consistency of action bad

When Is Consistency of Actions Bad?

January 19, 2018 // 0 Comments

If you have been reading this blog for some time, or are a member of Adrian’s Hub, you know I’m a strong supporter of consistency of actions as an indispensable ingredient to long term success. However, is it possible consistency is not always good? If so, when is consistency of actions bad for us? Let’s review a few obvious choices, before we go any deeper. Consistently finding reasons to take a break won’t make the work go away. Instead it will pile up. If we consistently prefer to communicate via online channels instead of in person, that’s a bad kind of consistency that dehumanizes us. Why? Because online everything is “fixable”, children especially won’t know how to deal with real emotions or responsibility. The examples could go on for a long time, but I’ll just add one more here: If we give up everything worthy to pursue soon after start, then we consistently choose not to succeed. Consistency is studied by many, including very successful people. I went over some quotes before writing this blog post, and I saw there are diverse nuances, and even what appears to be contradictory statements. I chose three quotes from very well-known sources to see if we can find reasons to believe consistency is bad in some cases. β€œIt’s not what we do once in a while that shapes our lives. It’s what we do consistently.” ― Anthony Robbins This is a very good quote from Tony Robbins. To describe the true meaning of this quote, let’s say you are on a strict diet every three or six months. But the rest of the year you eat like you never saw food ever. Which do you think shapes your body, the diet or the regular eating habits? I bet on the second, and that’s […]

roller coaster

How to Manage Your Emotional Roller Coasters

January 12, 2018 // 0 Comments

We humans use emotions to express our feelings. Emotional roller coasters are situations or experiences that alternate between making you feel excited, exhilarated, or happy and making you feel sad, disappointed, or desperate, we can find in the Collins dictionary. There are people who are or appear calm under any circumstances. But most of us could use a method to deal with emotional roller coasters. Why? Because we tend to do or say stupid and regrettable things in such events. Examples of Emotional Roller Coasters Imagine a lottery winner. He must feel awesome and those money will help him achieve anything he sets his mind to! His future sure must look bright! Hmm, in reality, most go broke in a few years, taking so many bad decisions in between. And they are on an emotional roller coaster all the way up until the winner is announced and then down until they lose everything. Now imagine a very successful restaurant owner. Next to his business a new restaurant opens which attracts many of his customers. Now the owner feels frustrated, but instead of figuring out a way to bring back his customers, he started to pour his frustrations on the customers who had chosen to stay. Want to guess what happened? Of course they left too. Finally, he got the message, the level of service became impeccable again, and started to bring in new customers, as well as some of his former loyal customers. That’s another example of emotional roller coaster, one where you go from top to bottom, and then back up. Is It Good For You to Ride Emotional Roller Coasters? An emotional roller coaster you can’t escape has terrible consequences for your business, family, relationships, personal finances management, trading, etc. Let’s take a “soft” example from family life. […]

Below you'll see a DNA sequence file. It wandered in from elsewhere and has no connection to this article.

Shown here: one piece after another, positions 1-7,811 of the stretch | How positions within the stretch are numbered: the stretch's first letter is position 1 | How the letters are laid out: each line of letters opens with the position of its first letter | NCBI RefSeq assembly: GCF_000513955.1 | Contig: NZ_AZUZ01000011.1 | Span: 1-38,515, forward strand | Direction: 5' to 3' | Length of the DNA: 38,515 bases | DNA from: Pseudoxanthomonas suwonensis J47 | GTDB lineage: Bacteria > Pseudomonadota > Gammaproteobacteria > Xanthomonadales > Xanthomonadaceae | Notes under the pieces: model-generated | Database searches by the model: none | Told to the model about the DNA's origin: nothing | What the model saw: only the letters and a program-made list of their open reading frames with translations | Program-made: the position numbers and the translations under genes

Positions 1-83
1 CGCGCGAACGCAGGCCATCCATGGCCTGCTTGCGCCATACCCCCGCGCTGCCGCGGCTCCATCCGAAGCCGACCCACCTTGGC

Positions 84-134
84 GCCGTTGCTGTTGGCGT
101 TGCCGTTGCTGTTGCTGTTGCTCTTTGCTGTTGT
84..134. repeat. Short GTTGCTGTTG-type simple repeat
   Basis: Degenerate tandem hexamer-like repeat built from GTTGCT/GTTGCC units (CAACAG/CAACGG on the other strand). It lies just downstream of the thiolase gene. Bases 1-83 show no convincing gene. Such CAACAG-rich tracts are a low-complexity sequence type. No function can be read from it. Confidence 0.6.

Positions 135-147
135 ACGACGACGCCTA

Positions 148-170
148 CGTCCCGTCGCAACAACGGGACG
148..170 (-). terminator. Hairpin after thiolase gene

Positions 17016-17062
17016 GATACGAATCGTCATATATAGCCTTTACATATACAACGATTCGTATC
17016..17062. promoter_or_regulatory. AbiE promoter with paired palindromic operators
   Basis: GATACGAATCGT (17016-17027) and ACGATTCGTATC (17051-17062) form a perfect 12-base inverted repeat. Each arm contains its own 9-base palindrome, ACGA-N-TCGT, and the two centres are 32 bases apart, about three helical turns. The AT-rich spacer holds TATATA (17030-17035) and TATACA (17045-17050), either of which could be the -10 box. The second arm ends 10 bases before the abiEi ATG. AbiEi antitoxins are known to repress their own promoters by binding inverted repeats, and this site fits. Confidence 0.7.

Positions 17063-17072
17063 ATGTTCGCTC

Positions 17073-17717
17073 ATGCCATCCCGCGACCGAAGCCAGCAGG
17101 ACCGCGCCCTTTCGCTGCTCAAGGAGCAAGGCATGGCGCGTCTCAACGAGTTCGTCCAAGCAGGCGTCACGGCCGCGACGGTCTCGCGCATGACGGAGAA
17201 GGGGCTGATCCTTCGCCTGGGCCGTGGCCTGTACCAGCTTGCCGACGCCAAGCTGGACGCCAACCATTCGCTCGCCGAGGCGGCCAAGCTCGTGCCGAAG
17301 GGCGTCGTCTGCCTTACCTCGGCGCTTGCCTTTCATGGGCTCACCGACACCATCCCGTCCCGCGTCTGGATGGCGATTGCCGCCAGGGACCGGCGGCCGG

getting back to work after vacation

Getting Back to Work After Vacation

January 3, 2018 // 0 Comments

This is the first post of 2018, so I wish you a Happy and Prosperous New Year! I’ll be honest with you. After a week off visiting an exotic city having a mix of cultural influences, it took some time to get back to work. Our daily routine is great and helps us be more efficient. If you break it for a while, your brain may fight you when you need to resume it. However, I’m a strong supporter of feeding our brain with care, every day and the entire year, as much as possible. You can’t just feed marketing or making money techniques to your brain all year long. After all, an athlete doesn’t just work out his or her abs, right? He works out more or less all groups of muscles, and he is also careful about diet, recovery and so on. For me, there’s a side-interest in understanding the past, the birth, growth and fall or transformation of civilizations, to have a better grasp of where we are now and possibly where we will be in the future. Every once in a while, I feed this interest, and I prefer to use vacations for this purpose (instead of watching documentaries on TV, which I did at some point, but it’s not the same). It may provide a needed break from a monochrome routine, and subject our brain and body to a different kind of information and activities. But now 2018 has started. Maybe you went on vacation as well. Maybe you spent more time with your family. Maybe you simply slowed down during the holidays. I’m pretty sure you analyzed your results in 2017 and set goals for your main areas of focus for the new year. If you haven’t, there’s still time, but keep in mind […]

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